Seventeenth century Europe may have marked the start of the world's first "chamber of commerce" operation as such. It wasn't until 1878, however, that the seeds for such an operation were first planted in Lawrence.
The movement began in the 1600s in Europe when there emerged "chamber sessions" by merchants focusing on the interests of commerce. It is not difficult to see how the modern-day labeling developed.
The emphasis of those early sessions across the Atlantic Ocean were far different from what we see today. Chamber members then were interested primarily in taking care of their own special interests, and protecting trade and craft secrets and procedures of the "club." Community betterment, if such resulted from their often-closeted actions, was merely coincidental and was seldom part of any grand plan.
Early chambers in America likewise were formed for the same purposes, with highly selfish aspects. It wasn't until much later that merchants, entrepreneurs and leaders realized that their own prosperity depended upon development of many facets of their communities.
By the time Lawrence formed its first "chamber," the philosophy of "one for all and all for one" had become more the rule rather than the exception.
The earliest group of such a nature here was called the Commercial Club and was formed in 1878, 24 years after the founding of Lawrence and 15 years after the Quantrill raid. There were 12 members -- H.J. Canniff, George Hunt, J.S. Crew, Simon Steinburg, A.B. Warren, G.W. Hume, I.N. Vanhosen, John Wulruff, H.J. Rusmer, J.D. Bowersock, George Leis and George Innes.
The name of the agency varied in the early years, sometimes called a chamber of commerce, other times a business association. But some form of a general business and "promotional" group has existed here now for more than 123 years.
In 1909 there were two businessmen's associations listed in Lawrence, the Commercial Club and the Lawrence Merchants Assn., formed that year to "inculcate such a spirit of enterprise in all matters, of both public and private import as may contribute to the continuing progress of Lawrence and the welfare of her people."
Sometime between 1909 and 1921, the organizations merged and then on it was formally "The Lawrence Chamber of Commerce."
Among the announced goals:
To eliminate all forms of unethical business practices; provide informational programs for business and industry interested in locating here; to encourage and aid existing businesses; provide programs to bring the business community together into more productive relationships.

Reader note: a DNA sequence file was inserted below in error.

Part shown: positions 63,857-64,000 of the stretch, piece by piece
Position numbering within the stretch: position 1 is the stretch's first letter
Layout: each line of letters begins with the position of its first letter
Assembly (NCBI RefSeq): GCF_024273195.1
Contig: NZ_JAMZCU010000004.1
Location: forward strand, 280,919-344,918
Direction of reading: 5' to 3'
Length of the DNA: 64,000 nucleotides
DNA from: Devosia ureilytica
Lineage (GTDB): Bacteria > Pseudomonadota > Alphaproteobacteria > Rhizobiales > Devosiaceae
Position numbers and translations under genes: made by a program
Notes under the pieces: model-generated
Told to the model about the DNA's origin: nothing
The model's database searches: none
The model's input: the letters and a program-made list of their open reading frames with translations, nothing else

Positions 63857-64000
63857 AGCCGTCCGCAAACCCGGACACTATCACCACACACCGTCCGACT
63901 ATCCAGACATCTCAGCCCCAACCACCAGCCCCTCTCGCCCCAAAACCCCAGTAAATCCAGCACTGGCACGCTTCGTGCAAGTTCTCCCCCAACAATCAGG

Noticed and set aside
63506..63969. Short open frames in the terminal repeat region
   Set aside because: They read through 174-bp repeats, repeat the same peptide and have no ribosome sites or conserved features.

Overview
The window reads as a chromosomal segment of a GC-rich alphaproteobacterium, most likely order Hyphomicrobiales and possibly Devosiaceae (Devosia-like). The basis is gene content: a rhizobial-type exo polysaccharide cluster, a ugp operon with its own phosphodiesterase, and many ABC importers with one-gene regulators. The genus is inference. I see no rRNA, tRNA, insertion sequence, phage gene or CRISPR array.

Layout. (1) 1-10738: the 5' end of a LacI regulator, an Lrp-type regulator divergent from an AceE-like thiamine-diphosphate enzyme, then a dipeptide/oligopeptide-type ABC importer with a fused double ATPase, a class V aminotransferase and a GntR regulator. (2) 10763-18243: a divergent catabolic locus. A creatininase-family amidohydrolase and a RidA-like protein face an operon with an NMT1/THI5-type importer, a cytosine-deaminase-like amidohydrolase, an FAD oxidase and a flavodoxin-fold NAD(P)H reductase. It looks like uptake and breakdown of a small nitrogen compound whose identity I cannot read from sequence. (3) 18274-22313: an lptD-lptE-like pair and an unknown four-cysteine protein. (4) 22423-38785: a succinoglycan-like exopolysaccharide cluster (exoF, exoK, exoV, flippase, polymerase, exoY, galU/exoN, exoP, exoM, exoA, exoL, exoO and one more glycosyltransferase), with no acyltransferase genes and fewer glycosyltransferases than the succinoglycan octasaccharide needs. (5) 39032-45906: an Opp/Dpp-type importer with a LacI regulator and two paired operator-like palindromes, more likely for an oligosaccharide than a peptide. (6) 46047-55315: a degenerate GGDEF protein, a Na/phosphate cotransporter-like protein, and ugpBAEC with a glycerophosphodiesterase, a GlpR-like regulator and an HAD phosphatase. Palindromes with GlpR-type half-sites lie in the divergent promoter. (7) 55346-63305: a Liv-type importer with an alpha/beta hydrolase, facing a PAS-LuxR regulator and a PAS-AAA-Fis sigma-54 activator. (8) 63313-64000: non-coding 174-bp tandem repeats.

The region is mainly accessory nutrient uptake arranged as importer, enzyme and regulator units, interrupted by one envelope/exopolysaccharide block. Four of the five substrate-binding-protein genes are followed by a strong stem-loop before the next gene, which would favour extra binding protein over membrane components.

From the beginning, the activities of the business groups were not strongly self-centered. The first priority of the group formed in 1878 was to eliminate a $350,000 bonded debt of the city. This also led the way to establishing the Bismarck Fair and the agency was active in bringing in new economic units.
It was a simpler era, however. At one time, the Merchants Association Rest Room in the courthouse -- mainly for the benefit of out-of-towners -- was a major undertaking. There was emphasis on "good roads" and special plans were made to provide railroad rebates to persons traveling here for business.
The Lawrence chamber was extremely active in promoting the change from the partisan, political council-mayor form of government to the current non-partisan city manager-commission system around 1950. The chamber has often taken a stand on bond and tax issues, drawing on advice, experience and knowledge of top people in many fields to try to benefit the community, Kansas University, Haskell Indian Nations University and the Douglas County area.
From that first dozen, the Lawrence chamber membership has grown to nearly 1,500 members. Involvement in community affairs has steadily widened.
For many years, there were missing and incomplete records and treatises about the Lawrence chamber. In 1990, local writer Marsha Goff and Mark Schraad, a graphic designer, produced "The Lawrence Chamber of Commerce -- 1878-1900." It is a history of the area's intriguing and rewarding economic development as well as being another important chapter in local history.
Goff talked to more than 100 people and pored over innumerable records for the publication.
Goff said, "It's probably twice as long as I expected, or even was supposed to be, simply because it covers 111 highly important years for Lawrence. There were always surprises and new material to include. I'm pleased with what we came up with."
Goff, now a Journal-World columnist, was the daughter of the late attorney Lew Henry, a former state representative and a member of the first city commission that went into office with the changeover of the government system in 1951.
What Lawrence school's pupils relish teasing the uninformed about their institution's affinity with Yale and Harvard?
The answer: The teachers and faculty at West Junior High, the second junior high to be built in Lawrence after Central Junior had long reigned. The catch: West Junior, at 2700 Harvard Road, is on a site in West Lawrence that sits between Yale and Harvard Roads.
It took Lawrence and Manhattan -- long social, economic and academic adversaries as well as athletic rivals -- a while to get into the promotional aspects about their qualities and charms. But once the "hustlers" were offered avenues for their prose, they proved quite equal to the challenge. The state of Kansas has never lacked for reference material, and one of the most popular early publications was "Kansas Facts" by Charles Beebe. Beebe's 1929 yearbook about the state included an advertisement about "Manhattan, Home of the Kansas State Agricultural College" and it was obvious that "chamber of commerce" types already were flourishing out to the west the same as in Lawrence. Consider this data from the Manhattan ad more than 70 years ago:
"Manhattan, with a population of 10,960 (this was 1929) is the county seat of Riley County. It is the home of the Kansas State Agricultural College, Kansas Bible College and Sacred Heart Academy. Annual payroll of its 65 industrial plants is over one-half million dollars. The principal industry is poultry packing. More than $4,200,000 is brought here each year by the college and college students exclusive of sums spent by the college in purchasing supplies (and living facilities for and purchases by faculty and staff).